AROUND THE GARDEN IN OCTOBER –
While raking leaves this fall, consider all your plantings around the home. Fall is a great time for moving and removing perennials and shrubs as well as planting new!
First when it comes to raking: rake leaves off lawn as regularly as possible. Raking is great exercise, makes less noise than blowers and helps aerate the lawn soil. Wet leaves will be harder to clear and if left too long, will start to kill the grass. Leaves can be gathered into piles for composting. Once you have a significant pile of leaves out of the way, run over it a few times with a mulching lawnmower. The chopped tree leaves can be incorporated into flower bed soil or scooped into a compost pile where they will break down into compost quickly.
More tips for your lawn:
- Test soil for acidity. Fall is a good time to incorporate lime into soil.
- Did your garden suffer from Japanese Beetles this year? While soils are still warm (through mid-October), you can still spread pellets of the Milky Spore bacteria that infect and kill Asian and Japanese beetle grubs. Grubs have hatched and are starting to feed on grass roots. Spreading now and watering into lawn areas will introduce the bacteria to the early stages of beetle development when the larvae are smaller and more vulnerable.
- Aerate and dethatch lawns if needed, then apply fertilizer.
- In the absence of a soil test, now is the time to use Jonathan Green's Winter Survival fertilizer. Winter Survival, with an N-P-K ratio 10-0-20, is a high potash formula to help encourage fall rooting and prevent winter disease with just a the right amount of nitrogen.
- Forecasts look like our first frost could be around October 15.
- Mow lawns until hard frost stops growth, usually into November.
- With each mowing, gradually lower the mower blade so that grass height is 2 inches for winter dormancy.
In flower gardens,
remove yellowing and diseased foliage. Spent annuals should be removed completely.
- Foliage covered in fungus rusts or powdery mildew (that white, dusty-looking coating) should be disposed of with trash. Other material can be composted.
- Now you can plant mums, ornamental cabbage and kale to fill in the empty spaces in flower beds.
- Native perennials are still available. Adding these to your gardens will help our pollinators by providing late-season food.
- For annual plants like cleome (spider plant), cosmos, dill and others where seed-heads have formed, let them self-sow by spreading the seeds as you pull the plants.
- Also collect ripened seed heads of coriander (cilantro), dill, arugula, nasturtium, and sunflower seeds for spring plantings. Perennials with hard seed-heads like coneflower or black-eyed susan will attract birds. Leave a few standing.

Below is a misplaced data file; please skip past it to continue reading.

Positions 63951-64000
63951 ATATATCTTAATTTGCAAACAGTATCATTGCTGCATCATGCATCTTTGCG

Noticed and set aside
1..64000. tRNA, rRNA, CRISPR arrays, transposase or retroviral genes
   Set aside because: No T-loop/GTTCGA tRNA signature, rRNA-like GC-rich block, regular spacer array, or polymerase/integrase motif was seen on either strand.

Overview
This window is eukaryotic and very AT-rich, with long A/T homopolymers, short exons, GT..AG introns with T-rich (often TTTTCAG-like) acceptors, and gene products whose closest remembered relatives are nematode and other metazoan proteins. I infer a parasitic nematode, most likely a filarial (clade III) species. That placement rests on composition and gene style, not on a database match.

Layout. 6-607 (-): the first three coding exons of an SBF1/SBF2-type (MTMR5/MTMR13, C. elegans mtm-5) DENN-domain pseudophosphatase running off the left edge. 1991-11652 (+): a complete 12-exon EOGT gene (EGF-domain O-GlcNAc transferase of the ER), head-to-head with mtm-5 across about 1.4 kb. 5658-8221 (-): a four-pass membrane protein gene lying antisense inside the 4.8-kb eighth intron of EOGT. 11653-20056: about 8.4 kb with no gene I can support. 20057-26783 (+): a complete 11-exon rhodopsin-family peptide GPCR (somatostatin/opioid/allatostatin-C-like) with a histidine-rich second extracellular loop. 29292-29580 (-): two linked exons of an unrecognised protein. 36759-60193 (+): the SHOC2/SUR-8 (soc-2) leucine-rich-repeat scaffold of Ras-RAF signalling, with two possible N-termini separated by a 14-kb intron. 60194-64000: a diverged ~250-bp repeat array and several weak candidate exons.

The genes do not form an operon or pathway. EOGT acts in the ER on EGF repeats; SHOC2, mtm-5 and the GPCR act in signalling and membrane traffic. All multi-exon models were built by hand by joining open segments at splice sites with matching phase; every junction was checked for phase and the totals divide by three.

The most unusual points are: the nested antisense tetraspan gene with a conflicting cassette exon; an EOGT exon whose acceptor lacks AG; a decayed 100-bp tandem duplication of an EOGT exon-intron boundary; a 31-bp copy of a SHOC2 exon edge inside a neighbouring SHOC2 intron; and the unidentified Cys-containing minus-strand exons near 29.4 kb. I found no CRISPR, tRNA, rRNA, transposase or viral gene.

- To PREVENT annual and perennial weed seeds from germinating, spread Organic Weed Preventer with corn gluten. It suppresses seed germination and adds Nitrogen around your plants for a little end of season boost.
More tips for vegetable and herb gardens:
- Some annual flowers and sensitive vegetables or herbs can be protected from early frosts. You can lay light sheets, reemay or blankets directly on plants--not plastic. Use frames or supports for plastic covers.
- Research has shown yarrow and comfrey to be very high in overwintering beneficial wasps underneath the plant’s leaves. Leave some of these herbs.
- Also pull some of your last broccoli or other cole crops and set along compost piles until May for overwintering habitat of beneficial insects. Compost next May.
- Prepare new flower beds and put vegetable beds to rest. Remove sod or weeds, add organic matter (manure, compost, chopped leaves) and turn over the soil.
- Bare ground attracts weed seeds so plant a cover crop of winter rye to till in come spring. It will handle temperatures as low as -30 degrees F.
Trees & Shrubs can still be planted as long as the soil can be dug—into November!
- Before you buy, plan your plantings well considering average moisture, light, wind, and hazards (like driveways, salt trucks, snow piles).
- Don’t lose young shrubs or trees to rabbits and voles! On a warm fall day, install protective 1/4” mesh cylinders around trunks of young woody shrubs and trees so the mesh is at least 3 inches away from the trunk, about 1 inch into the mulch/soil, and 2 to 3 feet high. These small fences will prevent rabbits and voles from chewing the tender bark under the cover of snow. A simple trick is to measure out the mesh, cut with wire snips, wrap around the plant and use plastic zip ties to hold cylinders together. Just snip the zip ties off in spring to store and you can re-use the barriers for a few years.
Other things to consider with trees and shrubs:
- Water new plantings thoroughly by placing a hose at the plant base for 20 minutes once a week or (twice a week if dry) through November!
- Rake up and bury scab-infected apples, crabapples and other fruits to avoid rodent pests and prevent disease from overwintering in the garden.
- Do NOT prune spring flowering shrubs now or you will cut off the flower buds.
- Apply deer repellents to ornamental plants every 3 – 4 weeks depending on the repellent
These tips expand on ideas offered by the University of Massachusetts Extension Garden Calendar. Visit the UMass Extension website for more information.